The California State Parks Foundation, one of my favorite outdoors advocacy groups, followed up on Monday’s Park Advocacy Day events in Sacramento (see my previous blog post about Park Advocacy Day) by declaring 2009 the “Year of Park Protection.”
California State Parks Foundation: Park Advocacy Day 2009
Here’s the entire press release from California State Parks Foundation website:
MARCH 23, 2009 (Sacramento, CA) – As part of its Seventh Annual Park Advocacy Day, today the California State Parks Foundation (CSPF) issued an ambitious policy challenge to state policymakers and advocates. Declaring 2009 as the “Year for Park Protection,” CSPF President Elizabeth Goldstein called on state lawmakers and park advocates to pass legislation that will protect state parks from inappropriate development and damaging infrastructure. Today’s announcement comes three years to the day when CSPF, other environmental groups, and the state Attorney General filed California Environmental Quality Act lawsuits to protect San Onofre State Beach from a proposed toll road.
“The lawsuits three years ago today were an important milestone in the fight to protect state parks, but it is a fight that continues today,” declared Elizabeth Goldstein. “We filed those suits not just to protect San Onofre State Beach, but as a means to protect all state parks and we’re here in Sacramento today to lobby the Legislature to keep that work alive. On December 18, 2088 the state parks movement won important victories for park protection outside the legislative process and we’re here to capitalize on that momentum.”
On December 18, two major decisions were announced that protected San Onofre State Beach and Anza-Borrego Desert State Park. After ten months of review, the U.S. Secretary of Commerce upheld a February 2008 decision by the California Coastal Commission to protect San Onofre State Beach and deny building a toll road through the heart of the park. On that same day, the state’s Public Utilities Commission voted to allow a new electricity transmission line in San Diego County, but specifically selected a route that would avoid Anza-Borrego Desert State Park.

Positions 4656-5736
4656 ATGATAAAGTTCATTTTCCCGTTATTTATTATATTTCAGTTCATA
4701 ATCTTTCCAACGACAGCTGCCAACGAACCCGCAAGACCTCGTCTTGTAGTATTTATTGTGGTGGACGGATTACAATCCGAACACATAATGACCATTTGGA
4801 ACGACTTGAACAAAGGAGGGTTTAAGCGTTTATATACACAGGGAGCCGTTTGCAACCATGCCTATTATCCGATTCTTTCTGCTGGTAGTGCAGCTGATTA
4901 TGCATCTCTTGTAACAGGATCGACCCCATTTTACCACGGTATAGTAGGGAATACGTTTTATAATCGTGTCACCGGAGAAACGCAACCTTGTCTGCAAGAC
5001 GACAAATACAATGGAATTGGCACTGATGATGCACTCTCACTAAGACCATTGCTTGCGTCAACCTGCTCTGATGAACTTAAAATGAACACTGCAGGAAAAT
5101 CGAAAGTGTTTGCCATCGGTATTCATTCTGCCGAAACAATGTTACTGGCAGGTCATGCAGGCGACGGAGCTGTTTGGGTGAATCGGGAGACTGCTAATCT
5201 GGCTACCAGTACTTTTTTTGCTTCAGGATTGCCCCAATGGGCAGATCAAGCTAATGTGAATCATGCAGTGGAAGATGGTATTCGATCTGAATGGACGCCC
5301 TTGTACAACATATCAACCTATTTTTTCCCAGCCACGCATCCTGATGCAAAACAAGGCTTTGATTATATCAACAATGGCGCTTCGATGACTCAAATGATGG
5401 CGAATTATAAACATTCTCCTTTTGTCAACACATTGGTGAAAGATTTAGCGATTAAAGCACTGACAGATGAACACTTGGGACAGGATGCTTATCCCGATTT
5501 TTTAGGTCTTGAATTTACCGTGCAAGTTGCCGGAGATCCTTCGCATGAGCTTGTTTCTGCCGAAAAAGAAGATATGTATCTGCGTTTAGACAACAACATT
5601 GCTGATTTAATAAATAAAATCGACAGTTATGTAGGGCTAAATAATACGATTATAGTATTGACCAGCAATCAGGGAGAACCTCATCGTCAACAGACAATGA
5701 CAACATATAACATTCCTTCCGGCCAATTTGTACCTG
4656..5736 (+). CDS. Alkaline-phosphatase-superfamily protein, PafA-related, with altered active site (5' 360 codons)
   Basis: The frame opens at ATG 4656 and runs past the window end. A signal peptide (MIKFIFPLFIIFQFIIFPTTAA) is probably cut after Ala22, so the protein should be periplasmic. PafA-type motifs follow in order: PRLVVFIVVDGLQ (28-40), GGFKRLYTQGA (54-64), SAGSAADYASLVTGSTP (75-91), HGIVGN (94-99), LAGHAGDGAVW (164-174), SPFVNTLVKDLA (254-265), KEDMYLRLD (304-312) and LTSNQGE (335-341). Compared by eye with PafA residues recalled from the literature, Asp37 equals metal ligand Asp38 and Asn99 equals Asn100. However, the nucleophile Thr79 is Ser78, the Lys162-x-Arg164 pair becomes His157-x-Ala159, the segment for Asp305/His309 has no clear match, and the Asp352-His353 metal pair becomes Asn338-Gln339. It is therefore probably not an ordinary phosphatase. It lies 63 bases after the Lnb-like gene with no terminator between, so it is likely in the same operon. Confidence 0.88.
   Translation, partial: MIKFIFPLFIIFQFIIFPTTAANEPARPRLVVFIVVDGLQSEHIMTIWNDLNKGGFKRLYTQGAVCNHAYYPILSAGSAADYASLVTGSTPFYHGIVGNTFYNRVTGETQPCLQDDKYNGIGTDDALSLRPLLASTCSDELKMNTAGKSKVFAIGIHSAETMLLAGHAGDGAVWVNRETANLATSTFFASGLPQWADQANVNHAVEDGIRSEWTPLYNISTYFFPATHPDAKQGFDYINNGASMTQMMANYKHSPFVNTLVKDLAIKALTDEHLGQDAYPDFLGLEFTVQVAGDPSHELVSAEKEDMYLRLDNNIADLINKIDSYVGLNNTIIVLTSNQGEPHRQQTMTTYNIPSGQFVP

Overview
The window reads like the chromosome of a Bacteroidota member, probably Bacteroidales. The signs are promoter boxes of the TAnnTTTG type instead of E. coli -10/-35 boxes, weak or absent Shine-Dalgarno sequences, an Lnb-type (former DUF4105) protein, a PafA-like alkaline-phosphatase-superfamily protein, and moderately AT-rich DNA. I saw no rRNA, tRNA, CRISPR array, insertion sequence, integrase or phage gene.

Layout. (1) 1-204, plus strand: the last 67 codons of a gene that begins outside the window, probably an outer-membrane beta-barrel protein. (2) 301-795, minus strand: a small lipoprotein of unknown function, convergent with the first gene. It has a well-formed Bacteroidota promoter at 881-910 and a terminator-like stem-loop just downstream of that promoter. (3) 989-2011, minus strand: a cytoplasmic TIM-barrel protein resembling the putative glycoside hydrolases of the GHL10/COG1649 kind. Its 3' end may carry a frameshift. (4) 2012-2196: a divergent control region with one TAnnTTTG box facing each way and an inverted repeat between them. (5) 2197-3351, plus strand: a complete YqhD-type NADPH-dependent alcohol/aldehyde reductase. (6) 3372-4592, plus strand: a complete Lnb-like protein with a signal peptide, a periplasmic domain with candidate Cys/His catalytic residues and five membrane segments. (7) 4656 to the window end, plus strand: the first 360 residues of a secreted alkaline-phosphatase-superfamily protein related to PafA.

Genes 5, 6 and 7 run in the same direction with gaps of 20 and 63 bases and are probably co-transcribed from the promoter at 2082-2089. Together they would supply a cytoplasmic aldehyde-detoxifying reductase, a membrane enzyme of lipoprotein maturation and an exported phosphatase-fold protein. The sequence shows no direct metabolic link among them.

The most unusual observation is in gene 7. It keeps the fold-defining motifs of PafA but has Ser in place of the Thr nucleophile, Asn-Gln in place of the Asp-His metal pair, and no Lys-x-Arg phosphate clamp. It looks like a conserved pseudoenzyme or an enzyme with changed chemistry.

“The elation that park advocates felt on December 18 from protecting these important resources was tempered by the fact that these aren’t the only parks in jeopardy,” said Goldstein. “Major campaigns were mounted to prevent the toll road and the power line from being built, but more than one quarter of the rest of the state park system are under threats of their own. Californians need better protections to safeguard these important resources. We have invested in state parks through bonds and state funding, we rely on them to serve as economic engines to many local communities, and now, more than ever, we need our state parks to be protected and available to all of us for affordable vacations and destinations.”
As part of its Seventh Annual Park Advocacy Day, CSPF is hosting more than 160 advocates from around the state lobby the legislature for better protection for state parks. Specifically, advocates are pushing for support for Senate Bill 679 (Wolk), sponsored by CSPF, and Senate Bill 372 (Kehoe). Both bills will enact greater statutory protections for state parks and preserve the integrity of California’s state park system. CSPF’s sponsored bill, Senate Bill 679, requires that no land acquired for the state park system may be used for non state park uses without the express authority of an act of the Legislature and the substitution of other lands of equal value.
In conjunction with Park Advocacy Day 2009, CSPF is also naming California State Treasurer Bill Lockyer and Senator Lois Wolk as 2009 Legacy Award recipients. CSPF is honoring Treasurer Lockyer for his dedication to defending San Onofre State Beach from the proposed Foothill-South toll road. CSPF is also recognizing Senator Wolk’s leadership in advocating for funding, policy protection and preservation of California’s state parks. Since 2003, CSPF has honored legislative leaders who have done exemplary work for state parks. Honorees will be recognized during a legislative reception at the close of Park Advocacy Day.
“Treasurer Lockyer and Senator Wolk have proven to be strong advocates for the entire California state parks system,” said Elizabeth Goldstein. “We commend these leaders for their commitment to state parks and in particular their leadership and advocacy in protecting California’s state parks and making them available and accessible to the public. Both Treasurer Lockyer and Senator Wolk have shown a continued understanding of the value of our state parks and the need to protect them for future generations.”
Take action to help our California State Park system. You can often help with trail maintenance or other actvities, and some parks have local volunteer organizations you can join.
Do you currently volunteer at one of the state parks? Let us know which park, which group you’re involved with, and what you personally do.